Gigabyte G292-Z45 GPU Server ReviewAugust 29, 2022
The Gigabyte G292-Z45 GPU server is compatible with AMD’s 3rd generation AMD EPYC Milan processors and AMD 3D vCache processors too. It’s a little different than the G291-Z20 and the G292-Z22 we reviewed a while back, both of which support only a single AMD processor. However, they do all use the same form factor.
With two AMD EPYC Gen 3 processors, this system can support up to 128 physical cores with top-of-the-line processors and up to 4TB of memory. At only 2U it also supports an impressive 8x double-wide GPUs for use with AI, AI Training and Inference plus high-performance computing applications. 8x drive bays along the front of the chassis provide the CPUs and GPUs with close access to large data sets. With supply issues causing major strain on the microchip market, Gigabyte has still been able to deliver! We can’t say that for many of the other major manufacturers. If you would like to see a close single-socket sibling, then click here for the Gigabyte G292-Z22 also with a 3rd Generation AMD EPYC processor.
This design is clearly working for Gigabyte and is found in a bunch of Gigabyte systems. Again, we have two large fans right and left with 8x SAS SATA storage bays in the middle, and a control panel on the left. The control panel has an On/Off button and ID button both with LEDs and a column of LED lights for LAN 1 & 2 plus a hard disk drive status LED. The drive trays also have LED status lights.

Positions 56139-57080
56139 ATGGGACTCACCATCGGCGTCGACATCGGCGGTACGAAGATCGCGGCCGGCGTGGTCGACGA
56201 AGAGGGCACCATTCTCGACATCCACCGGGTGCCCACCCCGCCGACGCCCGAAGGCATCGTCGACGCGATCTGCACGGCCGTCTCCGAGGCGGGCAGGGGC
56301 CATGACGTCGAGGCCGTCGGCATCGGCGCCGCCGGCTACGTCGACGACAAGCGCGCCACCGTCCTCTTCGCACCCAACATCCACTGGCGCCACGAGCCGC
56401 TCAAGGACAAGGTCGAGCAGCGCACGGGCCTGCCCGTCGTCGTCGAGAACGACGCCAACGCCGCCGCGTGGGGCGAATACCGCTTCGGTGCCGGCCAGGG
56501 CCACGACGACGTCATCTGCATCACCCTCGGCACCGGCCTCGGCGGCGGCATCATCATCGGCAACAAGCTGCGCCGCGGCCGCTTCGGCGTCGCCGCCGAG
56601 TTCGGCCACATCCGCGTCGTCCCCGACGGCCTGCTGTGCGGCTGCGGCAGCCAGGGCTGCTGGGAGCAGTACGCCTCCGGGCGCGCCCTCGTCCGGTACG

On the back of the system, two large fans on the right and left with power supply units on the bottom, then on top a VGA port, dedicated RJ45 management port, ID button with LED, non-maskable interrupt button, with reset button on top, and then some LEDs again for LAN 2 and LAN 1 on the other side of the 1Gb Ethernet ports with dual USB 3.1 ports beside them. Above that are 2x low profile PCIe slots.
Popping the lid off you can see that dedicated management port provides access to the baseboard management controller Aspeed AST2500 module for remote and at-chassis management of the system. There are several management options available for this system not to mention third-party possibilities given it supports AMI MegaRAC SP-X software and firmware. It’s compatible across a range of manufacturers too and that’s all you really need to know about that.